Australian Labor “left” bestows medal on General Petraeus

By Laura Tiernan
6 November 2009

Every so often a news photograph is published which gives vivid expression to a political relationship. The 1998 photograph of International Monetary Fund managing director Michel Camdessus standing over former Indonesian President Suharto as he signed an agreement to implement a series of IMF-dictated measures during the Asian financial crisis was one of these.

Now another has been produced. It is the photograph published in yesterday’s press of John Faulkner, the Defence Minister in the Australian Labor government, draping an honorary Order of Australia around the neck of US General David Petraeus at a ceremony in Washington on Wednesday.

Faulkner presented the award insignia to Petraeus on behalf of Australia’s Governor General Quentin Bryce “for distinguished service” in Iraq.

Petraeus, a four-star general, who is now head of US Central Command, led Coalition forces in Iraq for 18 months from January 2007 to October 2008. He was the architect of the Bush administration’s “surge” policy that saw 20,000 additional US soldiers sent to Iraq—five additional brigades—and a further 4,000 Marines. The “surge”, carried out in the face of mass popular opposition to the Iraq war, was backed by Congressional Democrats.

The Australian Labor Party (ALP) has played a parallel role to that of the US Democrats, serving as chief enabler for the escalation of militarism.

Faulkner has been a leading “left” in the New South Wales branch of the ALP for decades. A federal senator for NSW since 1989, he served as “kingmaker” and then right-hand man to Kevin Rudd during the 2007 federal election campaign. He was appointed defence minister by the prime minister in June 2009, part of a major cabinet reshuffle that saw several “lefts” (including former union bureaucrats such as Greg Combet) elevated to key positions.

The words of Faulkner’s speech were as explicit as the picture in depicting the real relationship between the Labor government and US imperialism.

“Tonight we recognise it was you, General Petraeus, who designed and implemented the strategy which delivered success in the war,” Faulkner said. “This award recognises your achievement.”

Flanked by top military officials who had gathered at the Australian ambassador’s residence in Washington, Faulkner praised Petraeus for his integrity and reputation, declaring he had “greatly strengthened the Australian and United States military relationship”.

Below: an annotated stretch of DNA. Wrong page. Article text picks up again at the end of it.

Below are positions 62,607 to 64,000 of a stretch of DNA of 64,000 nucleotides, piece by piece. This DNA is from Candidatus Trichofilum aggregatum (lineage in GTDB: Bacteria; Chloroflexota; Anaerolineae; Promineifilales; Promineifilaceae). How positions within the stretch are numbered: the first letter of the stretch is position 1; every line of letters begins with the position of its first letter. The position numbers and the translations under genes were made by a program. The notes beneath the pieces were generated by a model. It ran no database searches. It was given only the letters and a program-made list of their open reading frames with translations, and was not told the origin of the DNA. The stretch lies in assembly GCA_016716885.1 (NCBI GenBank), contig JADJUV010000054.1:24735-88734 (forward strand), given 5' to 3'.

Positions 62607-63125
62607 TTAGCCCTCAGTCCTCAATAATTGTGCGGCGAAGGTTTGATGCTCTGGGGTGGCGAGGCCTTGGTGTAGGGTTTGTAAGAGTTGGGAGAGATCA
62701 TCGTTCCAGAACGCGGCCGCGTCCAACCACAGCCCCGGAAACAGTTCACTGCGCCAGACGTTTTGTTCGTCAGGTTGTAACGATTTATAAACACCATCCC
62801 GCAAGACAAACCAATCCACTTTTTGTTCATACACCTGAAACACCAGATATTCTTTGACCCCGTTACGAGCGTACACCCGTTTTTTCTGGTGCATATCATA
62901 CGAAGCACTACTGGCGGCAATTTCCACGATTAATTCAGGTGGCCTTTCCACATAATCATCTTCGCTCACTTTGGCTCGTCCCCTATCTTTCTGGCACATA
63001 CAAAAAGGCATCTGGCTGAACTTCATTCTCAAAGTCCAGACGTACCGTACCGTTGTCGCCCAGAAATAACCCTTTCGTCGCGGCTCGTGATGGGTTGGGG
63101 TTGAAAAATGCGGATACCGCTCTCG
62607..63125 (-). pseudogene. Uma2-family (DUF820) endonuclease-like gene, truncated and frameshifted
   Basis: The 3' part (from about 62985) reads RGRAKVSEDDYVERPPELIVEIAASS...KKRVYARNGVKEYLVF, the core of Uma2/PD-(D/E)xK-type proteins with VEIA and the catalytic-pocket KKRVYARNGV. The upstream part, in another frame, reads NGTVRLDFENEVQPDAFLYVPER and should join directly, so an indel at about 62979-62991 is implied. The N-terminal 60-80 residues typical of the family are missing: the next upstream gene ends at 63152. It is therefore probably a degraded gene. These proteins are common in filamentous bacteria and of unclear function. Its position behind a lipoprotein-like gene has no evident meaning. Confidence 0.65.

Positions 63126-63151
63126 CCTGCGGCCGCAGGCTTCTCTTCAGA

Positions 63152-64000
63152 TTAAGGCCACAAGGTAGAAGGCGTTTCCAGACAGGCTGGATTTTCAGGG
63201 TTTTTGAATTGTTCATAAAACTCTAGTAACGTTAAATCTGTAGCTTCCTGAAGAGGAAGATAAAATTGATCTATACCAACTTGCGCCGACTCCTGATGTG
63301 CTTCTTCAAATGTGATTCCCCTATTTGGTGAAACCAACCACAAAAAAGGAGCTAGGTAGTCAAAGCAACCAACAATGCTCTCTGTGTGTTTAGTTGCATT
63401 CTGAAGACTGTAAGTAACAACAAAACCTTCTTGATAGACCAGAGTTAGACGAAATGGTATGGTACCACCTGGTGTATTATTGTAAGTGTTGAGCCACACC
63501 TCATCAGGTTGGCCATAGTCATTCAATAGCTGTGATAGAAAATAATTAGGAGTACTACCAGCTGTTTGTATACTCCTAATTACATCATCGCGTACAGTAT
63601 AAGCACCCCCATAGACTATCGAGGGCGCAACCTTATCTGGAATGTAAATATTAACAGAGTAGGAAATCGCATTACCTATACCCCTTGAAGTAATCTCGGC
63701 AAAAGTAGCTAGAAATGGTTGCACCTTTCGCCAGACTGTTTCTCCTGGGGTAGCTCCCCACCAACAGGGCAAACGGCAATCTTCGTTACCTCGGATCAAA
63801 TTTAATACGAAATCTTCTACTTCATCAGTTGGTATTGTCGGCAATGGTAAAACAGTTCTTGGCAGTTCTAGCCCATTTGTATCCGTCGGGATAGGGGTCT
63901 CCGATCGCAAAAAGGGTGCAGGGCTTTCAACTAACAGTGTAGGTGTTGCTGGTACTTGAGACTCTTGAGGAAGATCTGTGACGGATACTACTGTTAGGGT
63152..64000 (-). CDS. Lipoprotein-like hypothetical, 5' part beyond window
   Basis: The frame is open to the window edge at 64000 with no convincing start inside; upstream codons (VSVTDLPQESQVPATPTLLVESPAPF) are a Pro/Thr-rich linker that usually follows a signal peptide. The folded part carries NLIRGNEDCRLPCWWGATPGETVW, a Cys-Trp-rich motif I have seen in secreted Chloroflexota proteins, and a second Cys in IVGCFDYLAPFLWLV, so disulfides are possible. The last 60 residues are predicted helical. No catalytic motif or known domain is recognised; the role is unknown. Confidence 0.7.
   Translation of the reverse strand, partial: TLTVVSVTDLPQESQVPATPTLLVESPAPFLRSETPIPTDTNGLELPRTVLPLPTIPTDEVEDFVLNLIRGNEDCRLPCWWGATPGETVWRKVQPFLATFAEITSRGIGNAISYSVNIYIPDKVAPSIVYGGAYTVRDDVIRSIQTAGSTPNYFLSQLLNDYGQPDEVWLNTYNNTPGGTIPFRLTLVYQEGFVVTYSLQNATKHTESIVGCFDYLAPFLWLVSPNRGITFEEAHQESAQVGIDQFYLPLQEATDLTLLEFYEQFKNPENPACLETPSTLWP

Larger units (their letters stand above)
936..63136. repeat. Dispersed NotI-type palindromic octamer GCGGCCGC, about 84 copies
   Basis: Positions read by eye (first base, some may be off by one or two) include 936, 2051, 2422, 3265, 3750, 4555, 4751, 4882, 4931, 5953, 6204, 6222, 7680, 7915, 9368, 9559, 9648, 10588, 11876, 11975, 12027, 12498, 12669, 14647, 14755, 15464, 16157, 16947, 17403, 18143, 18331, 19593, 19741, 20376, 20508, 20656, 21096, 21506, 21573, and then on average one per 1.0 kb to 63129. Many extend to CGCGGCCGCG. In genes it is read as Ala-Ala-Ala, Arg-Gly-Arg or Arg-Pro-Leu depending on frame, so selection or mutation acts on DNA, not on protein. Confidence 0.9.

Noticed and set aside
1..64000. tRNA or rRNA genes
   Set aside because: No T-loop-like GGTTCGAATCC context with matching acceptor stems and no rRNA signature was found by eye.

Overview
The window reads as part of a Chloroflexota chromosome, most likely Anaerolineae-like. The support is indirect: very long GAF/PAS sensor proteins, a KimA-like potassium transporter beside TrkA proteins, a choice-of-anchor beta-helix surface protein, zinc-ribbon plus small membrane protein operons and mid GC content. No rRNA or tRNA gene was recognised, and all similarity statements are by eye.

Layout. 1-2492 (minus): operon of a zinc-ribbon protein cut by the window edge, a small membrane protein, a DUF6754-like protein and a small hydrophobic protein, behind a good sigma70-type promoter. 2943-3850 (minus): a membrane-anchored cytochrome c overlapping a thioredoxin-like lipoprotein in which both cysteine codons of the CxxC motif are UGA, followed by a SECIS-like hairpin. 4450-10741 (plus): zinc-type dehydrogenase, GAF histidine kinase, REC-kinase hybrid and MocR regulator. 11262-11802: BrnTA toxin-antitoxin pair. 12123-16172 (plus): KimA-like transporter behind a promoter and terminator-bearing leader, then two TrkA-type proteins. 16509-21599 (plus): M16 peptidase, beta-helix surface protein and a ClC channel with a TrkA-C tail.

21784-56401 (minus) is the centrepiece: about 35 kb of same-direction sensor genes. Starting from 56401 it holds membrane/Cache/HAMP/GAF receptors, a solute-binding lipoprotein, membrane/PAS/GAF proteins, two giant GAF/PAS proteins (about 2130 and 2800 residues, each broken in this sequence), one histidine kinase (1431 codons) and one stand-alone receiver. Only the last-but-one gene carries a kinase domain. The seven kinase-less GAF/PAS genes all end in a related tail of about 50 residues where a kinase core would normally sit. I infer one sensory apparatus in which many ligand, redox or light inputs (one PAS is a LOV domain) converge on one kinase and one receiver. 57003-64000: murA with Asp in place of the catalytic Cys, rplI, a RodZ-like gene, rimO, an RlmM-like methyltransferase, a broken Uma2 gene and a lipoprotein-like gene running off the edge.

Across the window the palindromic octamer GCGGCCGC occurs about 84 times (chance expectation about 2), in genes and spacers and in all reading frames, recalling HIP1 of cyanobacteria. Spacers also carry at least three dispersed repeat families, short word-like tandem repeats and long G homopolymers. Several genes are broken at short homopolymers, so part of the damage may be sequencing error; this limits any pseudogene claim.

Some press reports have commented on the supposed contradiction between Faulkner’s fawning over Petraeus in Washington and the “opposition” of the Labor Party to the Iraq war. In reality there is no contradiction at all.

When US-led forces invaded Iraq in March 2003, Labor backed Australia’s involvement. Then, when occupation turned to quagmire, the ALP’s “opposition” consisted of a campaign to have Australian combat forces re-deployed to Afghanistan. Faulkner’s actions this week speak volumes. They confirm that the Labor Party has never opposed the invasion and occupation of Iraq.

Since US President Barack Obama came to power, Labor has marched in lockstep with the tactical shift in US foreign policy, consisting of a more aggressive thrust into Afghanistan, Pakistan and Central Asia. Rudd increased Australia’s military contribution in Afghanistan from 1,100 to 1,550, and called on NATO powers to do likewise. If Rudd is asked by Obama to send even more troops, particularly for frontline combat operations when Dutch forces leave in mid-2010, there is no doubt he will comply.

General Petraeus’s nomination for an honorary Order of Australia was made by the Chief of Australia’s Defence Force, Air Chief Marshal Angus Houston. According to press reports, it received the “imprimatur” of Prime Minister Rudd. The award to a general, who led military operations akin to those conducted by Nazi Germany in the 1930s, offers further proof of the “seamless transition” from the policies of the Coalition government. Just two years ago the same award was bestowed by Prime Minister John Howard on the man Petraeus replaced: General John Abizaid.

Faulkner’s presentation to Petraeus is not only a devastating exposure of the Labor Party and its “lefts” but above all of the various pseudo “radical” organisations—including Socialist Alternative, Socialist Alliance and Solidarity—that insisted during the 2007 election (and still insist) that Labor was a “lesser evil” and “more responsive” to mass pressure.

In reality, Labor’s role in escalating Australian military involvement in Afghanistan, Central Asia and the Pacific, flows from the ALP’s history of functioning as the party of war and militarism throughout the twentieth century. It was Labor which forged the close relationship with US imperialism in 1941 in the midst of World War II, and Labor remains one of its most vital props.

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